Council Budget Ensures Bright Future for North Tyneside

Press release: An abstract view of the Council crest

Facing massive government cuts in funding and additional cost pressures, North Tyneside Council has set out a clear plan and budget to ensure that the borough has a bright future ahead. The comprehensive package of proposals will protect vital services and ensure continued investment to create jobs and economic prosperity.

At a meeting of the council’s cabinet last night (Wednesday 28), a clear set of priorities for the delivery of services and draft budget proposals to save almost £16million were agreed.  This comes on top of the £76 million the council has already had to cut from its budget in the past five years as a result of previous Government reductions in funding.

The plan and budget, which has been shaped by listening to people from across the borough, will ensure:

  • that every child in North Tyneside has the best possible start in life and is ready to start school
  • that people of all ages have the skills and ability to achieve their full potential
  • that everyone is able to live healthily and well and is cared for if they are vulnerable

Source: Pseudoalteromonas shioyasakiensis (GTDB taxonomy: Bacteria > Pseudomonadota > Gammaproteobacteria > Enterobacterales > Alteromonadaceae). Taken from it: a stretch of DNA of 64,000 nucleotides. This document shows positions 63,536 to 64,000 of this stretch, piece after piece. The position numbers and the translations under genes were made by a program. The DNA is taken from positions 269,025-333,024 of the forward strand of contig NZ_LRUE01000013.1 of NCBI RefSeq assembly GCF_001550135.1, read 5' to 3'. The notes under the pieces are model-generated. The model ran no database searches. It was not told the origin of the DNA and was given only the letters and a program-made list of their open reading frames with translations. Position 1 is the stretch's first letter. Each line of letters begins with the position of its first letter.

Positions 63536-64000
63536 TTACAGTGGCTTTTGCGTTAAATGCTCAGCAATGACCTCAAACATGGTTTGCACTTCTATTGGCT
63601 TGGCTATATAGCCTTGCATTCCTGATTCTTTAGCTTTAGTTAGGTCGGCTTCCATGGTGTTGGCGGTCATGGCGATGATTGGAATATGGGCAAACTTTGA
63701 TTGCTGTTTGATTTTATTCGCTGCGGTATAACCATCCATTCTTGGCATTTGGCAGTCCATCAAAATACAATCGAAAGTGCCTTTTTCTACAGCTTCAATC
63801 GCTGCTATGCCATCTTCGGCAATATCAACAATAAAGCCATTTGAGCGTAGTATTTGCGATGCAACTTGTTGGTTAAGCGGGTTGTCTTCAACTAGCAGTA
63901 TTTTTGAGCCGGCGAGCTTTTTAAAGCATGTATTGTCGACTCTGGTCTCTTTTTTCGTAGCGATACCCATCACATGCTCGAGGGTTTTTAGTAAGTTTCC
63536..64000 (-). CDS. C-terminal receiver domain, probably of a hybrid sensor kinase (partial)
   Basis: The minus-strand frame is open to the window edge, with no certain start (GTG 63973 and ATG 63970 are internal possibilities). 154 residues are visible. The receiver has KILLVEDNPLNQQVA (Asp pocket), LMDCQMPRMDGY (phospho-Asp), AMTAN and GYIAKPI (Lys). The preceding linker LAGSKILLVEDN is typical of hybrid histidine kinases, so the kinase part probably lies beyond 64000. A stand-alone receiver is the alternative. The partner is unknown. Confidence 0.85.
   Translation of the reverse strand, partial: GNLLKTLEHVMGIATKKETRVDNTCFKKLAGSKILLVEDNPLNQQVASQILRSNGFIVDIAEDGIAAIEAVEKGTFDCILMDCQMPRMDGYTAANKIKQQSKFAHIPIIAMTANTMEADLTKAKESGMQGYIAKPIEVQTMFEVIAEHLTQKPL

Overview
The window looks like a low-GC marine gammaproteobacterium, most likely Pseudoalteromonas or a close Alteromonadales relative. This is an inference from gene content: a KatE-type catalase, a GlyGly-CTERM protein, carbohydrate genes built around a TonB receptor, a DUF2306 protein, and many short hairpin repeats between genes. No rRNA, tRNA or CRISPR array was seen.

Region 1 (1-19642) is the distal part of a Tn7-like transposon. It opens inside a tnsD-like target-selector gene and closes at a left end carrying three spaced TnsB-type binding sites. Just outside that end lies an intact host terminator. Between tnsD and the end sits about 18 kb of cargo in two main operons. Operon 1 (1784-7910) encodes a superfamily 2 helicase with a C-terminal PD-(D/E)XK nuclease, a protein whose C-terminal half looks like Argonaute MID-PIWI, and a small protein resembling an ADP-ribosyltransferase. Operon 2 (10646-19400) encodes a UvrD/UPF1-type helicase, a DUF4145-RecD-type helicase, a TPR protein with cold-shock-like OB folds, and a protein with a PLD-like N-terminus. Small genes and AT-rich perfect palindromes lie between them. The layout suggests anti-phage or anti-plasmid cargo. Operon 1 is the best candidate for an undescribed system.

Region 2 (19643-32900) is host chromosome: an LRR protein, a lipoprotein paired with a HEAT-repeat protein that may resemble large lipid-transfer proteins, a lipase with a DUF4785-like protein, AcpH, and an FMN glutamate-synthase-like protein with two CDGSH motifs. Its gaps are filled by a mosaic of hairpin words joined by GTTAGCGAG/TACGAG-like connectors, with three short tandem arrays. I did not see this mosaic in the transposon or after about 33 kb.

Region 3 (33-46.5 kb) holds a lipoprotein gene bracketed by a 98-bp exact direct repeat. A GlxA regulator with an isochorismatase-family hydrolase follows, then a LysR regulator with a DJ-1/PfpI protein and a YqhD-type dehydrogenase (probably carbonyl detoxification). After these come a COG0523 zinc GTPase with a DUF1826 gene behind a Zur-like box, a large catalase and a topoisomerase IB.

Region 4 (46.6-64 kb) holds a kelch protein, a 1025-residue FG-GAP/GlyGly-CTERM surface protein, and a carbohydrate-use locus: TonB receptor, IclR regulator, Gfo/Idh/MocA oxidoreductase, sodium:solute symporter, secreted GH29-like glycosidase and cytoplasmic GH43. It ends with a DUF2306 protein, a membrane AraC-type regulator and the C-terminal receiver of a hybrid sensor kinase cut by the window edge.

• continued excellence in schools – North Tyneside first and primary schools have recently been rated the best in England by Ofsted, while middle and secondary schools continue to be recognised as exceptional places for young people to grow and succeed and are among the best in the country, with one sixth form being in the top ten in the region.
  • a good choice of quality housing to suit all ages and needs, including affordable homes
  • continued focus on keeping the place clean, attractive and safe, including award winning beaches, parks and open spaces
  • an excellent range of leisure and cultural facilities, including all of the current libraries
  • improved transport routes, including tackling traffic congestion and improving road safety
  • continued improvements in the protection against flooding £2.8million has already been invested and successfully protected hundreds of homes
  • improved visitor attractions